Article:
“Are the beers dispensed by gravity or gas?”
When I previewed the opening of the Euston Tap, this was the first question I received on both my blog and Twitfeed. It’s because the real ale taps come straight out of the wall rather than being from hand pumps on the bar.
And when I replied that they were served with gas, there was a supplemental question: “Does that mean air pressure or do they also use CO2?”
These questions are of no interest to the vast majority of craft beer drinkers. But they are of fundamental importance to the Campaign for Real Ale. And because CAMRA is the biggest and most influential consumer body in beer in the UK, that makes them important.
While I’m a champion of cask ale, I obviously love other beers as well – as I think do most drinkers. But this is an issue that won’t go away, and the Tap has thrown it, for me, into sharp relief.
CAMRA as a body fight for real ale. When it suits them they fight for other stuff as well, but let’s leave that to one side for now. When it comes to British brewed craft beer, by their constitution they have to champion ‘real’ or cask conditioned ale. Given that, it’s quite understandable that they need to have a pretty specific technical definition of what real ale is. That means there are bound to be some beers that are pretty close to that definition, but fall outside it.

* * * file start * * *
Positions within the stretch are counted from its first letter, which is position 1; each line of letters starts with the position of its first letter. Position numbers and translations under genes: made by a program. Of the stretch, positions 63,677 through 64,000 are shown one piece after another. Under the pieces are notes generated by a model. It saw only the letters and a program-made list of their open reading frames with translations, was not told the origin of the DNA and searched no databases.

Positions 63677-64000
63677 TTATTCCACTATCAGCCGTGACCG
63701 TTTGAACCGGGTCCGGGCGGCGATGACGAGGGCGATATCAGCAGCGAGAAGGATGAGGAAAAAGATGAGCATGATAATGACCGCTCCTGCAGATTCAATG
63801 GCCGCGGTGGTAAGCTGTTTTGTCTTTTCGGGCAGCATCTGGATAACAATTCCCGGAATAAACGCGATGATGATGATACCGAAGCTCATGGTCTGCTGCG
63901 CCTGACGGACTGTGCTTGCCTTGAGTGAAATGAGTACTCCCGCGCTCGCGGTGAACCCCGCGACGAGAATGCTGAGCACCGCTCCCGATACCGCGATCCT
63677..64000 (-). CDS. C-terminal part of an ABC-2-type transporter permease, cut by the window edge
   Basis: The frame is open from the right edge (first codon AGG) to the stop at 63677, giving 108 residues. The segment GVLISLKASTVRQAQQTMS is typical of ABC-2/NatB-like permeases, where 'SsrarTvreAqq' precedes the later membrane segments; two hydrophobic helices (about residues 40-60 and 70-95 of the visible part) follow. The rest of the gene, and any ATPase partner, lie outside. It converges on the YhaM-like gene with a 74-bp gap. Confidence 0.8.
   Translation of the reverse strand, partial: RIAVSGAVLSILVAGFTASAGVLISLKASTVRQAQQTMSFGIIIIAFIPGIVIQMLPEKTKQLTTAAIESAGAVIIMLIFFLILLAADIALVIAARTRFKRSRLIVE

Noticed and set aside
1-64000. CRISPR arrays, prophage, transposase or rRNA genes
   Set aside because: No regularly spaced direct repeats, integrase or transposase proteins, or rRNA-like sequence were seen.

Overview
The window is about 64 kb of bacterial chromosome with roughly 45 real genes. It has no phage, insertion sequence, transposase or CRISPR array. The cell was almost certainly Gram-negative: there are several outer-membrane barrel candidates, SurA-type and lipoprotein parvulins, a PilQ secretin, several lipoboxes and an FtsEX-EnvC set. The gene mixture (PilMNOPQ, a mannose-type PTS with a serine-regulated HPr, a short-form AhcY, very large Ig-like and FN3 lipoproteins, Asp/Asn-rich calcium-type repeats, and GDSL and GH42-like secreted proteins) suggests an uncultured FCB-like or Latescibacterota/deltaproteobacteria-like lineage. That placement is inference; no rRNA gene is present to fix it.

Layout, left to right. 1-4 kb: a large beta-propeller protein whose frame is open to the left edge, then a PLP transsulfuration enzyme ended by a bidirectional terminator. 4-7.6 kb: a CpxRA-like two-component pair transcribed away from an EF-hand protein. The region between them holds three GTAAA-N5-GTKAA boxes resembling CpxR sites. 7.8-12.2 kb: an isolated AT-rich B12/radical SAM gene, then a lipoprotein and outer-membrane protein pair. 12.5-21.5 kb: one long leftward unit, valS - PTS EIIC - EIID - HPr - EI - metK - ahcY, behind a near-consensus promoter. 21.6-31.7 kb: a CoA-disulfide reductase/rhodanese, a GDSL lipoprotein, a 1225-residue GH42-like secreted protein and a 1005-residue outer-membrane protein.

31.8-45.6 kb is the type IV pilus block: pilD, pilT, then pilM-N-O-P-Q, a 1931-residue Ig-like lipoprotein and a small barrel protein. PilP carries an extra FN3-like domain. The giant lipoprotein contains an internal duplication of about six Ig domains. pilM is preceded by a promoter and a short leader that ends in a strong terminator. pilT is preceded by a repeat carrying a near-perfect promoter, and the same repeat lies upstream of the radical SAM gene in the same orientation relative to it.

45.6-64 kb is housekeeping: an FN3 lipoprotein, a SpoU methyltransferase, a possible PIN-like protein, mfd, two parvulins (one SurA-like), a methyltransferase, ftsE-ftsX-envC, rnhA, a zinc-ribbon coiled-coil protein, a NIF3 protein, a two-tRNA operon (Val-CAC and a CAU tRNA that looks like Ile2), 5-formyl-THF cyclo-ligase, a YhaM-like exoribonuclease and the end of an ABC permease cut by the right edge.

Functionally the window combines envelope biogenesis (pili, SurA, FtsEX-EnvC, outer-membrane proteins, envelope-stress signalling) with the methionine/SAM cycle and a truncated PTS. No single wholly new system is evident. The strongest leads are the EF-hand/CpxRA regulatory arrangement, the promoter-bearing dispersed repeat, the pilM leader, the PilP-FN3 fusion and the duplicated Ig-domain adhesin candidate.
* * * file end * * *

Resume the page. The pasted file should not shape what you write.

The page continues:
I can accept that. What’s more bizarre is what happens to beers that do not qualify as real ale, and to the pubs that serve them. If they are not real ale – even by a whisker – CAMRA cannot support them. Pubs that start using cask breathers are promptly dropped from the Good Beer Guide.
I understand how they get here. But I still think it’s bizarre.
I don’t know whether the beers in the Euston Tap are served with CO2 (i.e. cask breathers) or not. But what if they were?
Let’s take Thornbridge Bracia. Normally a bottled beer, it’s won numerous awards around the globe. It’s breathtaking in its complexity, subtlety, structure and power. Now it’s on cask at the Euston tap, and nowhere else.
Now, I know most CAMRA members join because they love great beer and by and large that’s what CAMRA’s about. But let’s focus on the hardliners, the people who propose motions at AGMs, who campaign most actively, who write stuff like this on Cambridge CAMRA’s official website:
“The beer must remain untainted and utterly genuine. CAMRA have fought off all sorts of threats, some blatant, others more subtle and the image remains intact. The dishonest cask breather must not be allowed to corrupt CAMRA’s standards.”
If you agree with this, I would genuinely like to hear from you…
Let’s say I get you into the Euston Tap and place a pint of Bracia in front of you. Would you demand to know about gas and cask breathers before you deigned to drink it? If I told you it was served without cask breathers, and you drank it and enjoyed it, would you then change your mind about it if I said, “Actually I lied, it is served with cask breathers”?
What would you do if I said “Why not taste it and decide if it has a cask breather or not?” Given that the main argument against cask breathers is that they supposedly affect the taste (something every brewer I’ve spoken to denies), surely you’ll be able to tell whether it has a cask breather or not? If you can’t, then what exactly is the problem?